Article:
-Rock phosphate=Helpful for fruiting trees; don’t use it on blueberry, cranberry, or lingonberry bushes, though.
*Seaweed solution (optional)

1) Begin by preparing the planting area. Skim off any grass or weeds and their roots from the surface of the soil.

2) Next, use your shovel to loosen the soil you’ll be planting the tree in to the depth of the container it’s currently in. If your soil is full of heavy clay or is especially sand-riddled, make your hole at least five times as wide as the tree’s container. If your soil is loamy or silty, make the hole at least three times as wide as the container.

3) Before you remove the soil from the hole, put the amendments on top of the area you’re planting. You’ll definitely need compost and fertilizer (if planting between February-July); other possible amendment options are listed above.

5) Use your shovel, spade, or digging fork to mix the amendments in with the soil. Remove the soil/amendment mixture from the hole, setting it to the side.

6) Water the tree thoroughly in its container. Alternately, you can submerge the container in a seaweed solution. Carefully remove the tree from the container.

7) Use your hands to gently loosen the exterior exposed roots. If you see any circling roots, separate and spread them out.

8) Put the tree into the excavated hole, placing it so that its rootball is just at or slightly above the soil line.

9) Spread the soil back around the tree’s rootball, compressing it gently to hold the tree in an upright position. Place a 2-inch layer of mulch across the surface of the planting area.

10) Water the planting area thoroughly. A drenching seaweed solution is also nice, if possible.


If you have a place for doing so, consider planting a tree today, this weekend, or any time in the future. If you rent, ask your property owner if they mind you planting a tree before you grab a shovel and start digging (and clue them in to research indicating the cooling potential of one tree is roughly equal to that of ten room-size air conditioners running full-time for 20 hours a day). Otherwise, check out the National Arbor Day website for suggestions on other ways to get involved with tree conservation and education, including volunteering with local tree-planting organizations.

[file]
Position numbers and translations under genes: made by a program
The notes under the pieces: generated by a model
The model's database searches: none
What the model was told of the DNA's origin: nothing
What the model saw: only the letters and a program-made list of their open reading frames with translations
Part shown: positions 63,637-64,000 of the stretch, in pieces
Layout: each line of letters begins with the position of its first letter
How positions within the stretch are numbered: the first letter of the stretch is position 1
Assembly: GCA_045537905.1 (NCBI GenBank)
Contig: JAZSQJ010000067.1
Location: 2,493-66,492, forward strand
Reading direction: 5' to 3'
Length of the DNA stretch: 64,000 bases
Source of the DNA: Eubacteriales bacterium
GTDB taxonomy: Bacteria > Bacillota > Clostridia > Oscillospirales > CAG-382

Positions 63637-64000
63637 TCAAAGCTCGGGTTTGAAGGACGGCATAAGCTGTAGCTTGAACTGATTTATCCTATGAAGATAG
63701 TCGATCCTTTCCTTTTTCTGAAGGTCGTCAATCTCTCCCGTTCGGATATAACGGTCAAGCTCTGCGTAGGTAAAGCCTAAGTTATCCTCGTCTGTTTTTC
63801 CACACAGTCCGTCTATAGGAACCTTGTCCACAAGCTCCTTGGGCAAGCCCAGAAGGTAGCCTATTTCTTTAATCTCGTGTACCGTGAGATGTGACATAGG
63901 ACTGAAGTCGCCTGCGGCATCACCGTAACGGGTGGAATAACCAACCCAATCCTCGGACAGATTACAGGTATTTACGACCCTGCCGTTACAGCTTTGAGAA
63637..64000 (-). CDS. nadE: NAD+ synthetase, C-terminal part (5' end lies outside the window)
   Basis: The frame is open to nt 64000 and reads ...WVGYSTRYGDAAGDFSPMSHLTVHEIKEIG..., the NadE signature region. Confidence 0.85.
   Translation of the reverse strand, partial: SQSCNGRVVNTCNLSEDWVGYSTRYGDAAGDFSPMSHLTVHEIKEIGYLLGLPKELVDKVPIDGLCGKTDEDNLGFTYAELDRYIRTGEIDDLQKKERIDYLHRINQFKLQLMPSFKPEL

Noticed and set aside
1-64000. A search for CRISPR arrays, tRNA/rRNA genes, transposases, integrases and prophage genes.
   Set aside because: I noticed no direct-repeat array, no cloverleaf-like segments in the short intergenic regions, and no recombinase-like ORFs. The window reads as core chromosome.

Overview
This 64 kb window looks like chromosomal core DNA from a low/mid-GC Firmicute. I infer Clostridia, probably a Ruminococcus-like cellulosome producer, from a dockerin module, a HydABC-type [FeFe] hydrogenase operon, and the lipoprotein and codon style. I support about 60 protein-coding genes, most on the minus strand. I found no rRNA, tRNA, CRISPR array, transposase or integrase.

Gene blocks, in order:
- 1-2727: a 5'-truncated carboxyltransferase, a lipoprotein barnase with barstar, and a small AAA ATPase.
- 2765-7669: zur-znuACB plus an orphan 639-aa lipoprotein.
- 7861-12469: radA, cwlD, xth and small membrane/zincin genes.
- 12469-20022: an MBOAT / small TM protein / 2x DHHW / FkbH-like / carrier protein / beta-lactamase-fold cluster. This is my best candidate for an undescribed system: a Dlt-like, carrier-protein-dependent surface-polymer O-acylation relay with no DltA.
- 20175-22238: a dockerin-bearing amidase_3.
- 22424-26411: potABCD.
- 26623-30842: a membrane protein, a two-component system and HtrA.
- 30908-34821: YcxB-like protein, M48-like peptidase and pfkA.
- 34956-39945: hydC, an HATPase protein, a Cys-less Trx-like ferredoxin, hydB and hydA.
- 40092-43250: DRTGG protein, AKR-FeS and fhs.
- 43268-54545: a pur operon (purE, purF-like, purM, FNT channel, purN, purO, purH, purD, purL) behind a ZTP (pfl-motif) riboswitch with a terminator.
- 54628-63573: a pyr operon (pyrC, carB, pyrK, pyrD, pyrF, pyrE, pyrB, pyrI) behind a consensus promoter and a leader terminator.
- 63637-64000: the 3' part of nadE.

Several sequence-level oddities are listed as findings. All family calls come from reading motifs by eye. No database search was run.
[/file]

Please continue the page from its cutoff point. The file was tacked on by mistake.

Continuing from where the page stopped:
*Images and styling by Jen Altman.

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  • It’s great to see a post about the merits of trees! They really do provide so many benefits. However, it should be noted that the arboriculture industry discourages use of soil amendments in a planting hole because it encourages circling roots which can later girdle the tree. Utilizing only the native soil will increase the likelihood that tree roots grow out into the surrounding soil, better establishing the tree’s root system. If amendments are used, they should be mixed into a larger area than just the planting hole.

  • Getting ready to plant a fig tree myself — which my son thinks will grow fig newtons :-) — and will keep this in mind. Thanks, and Happy Arbor Day!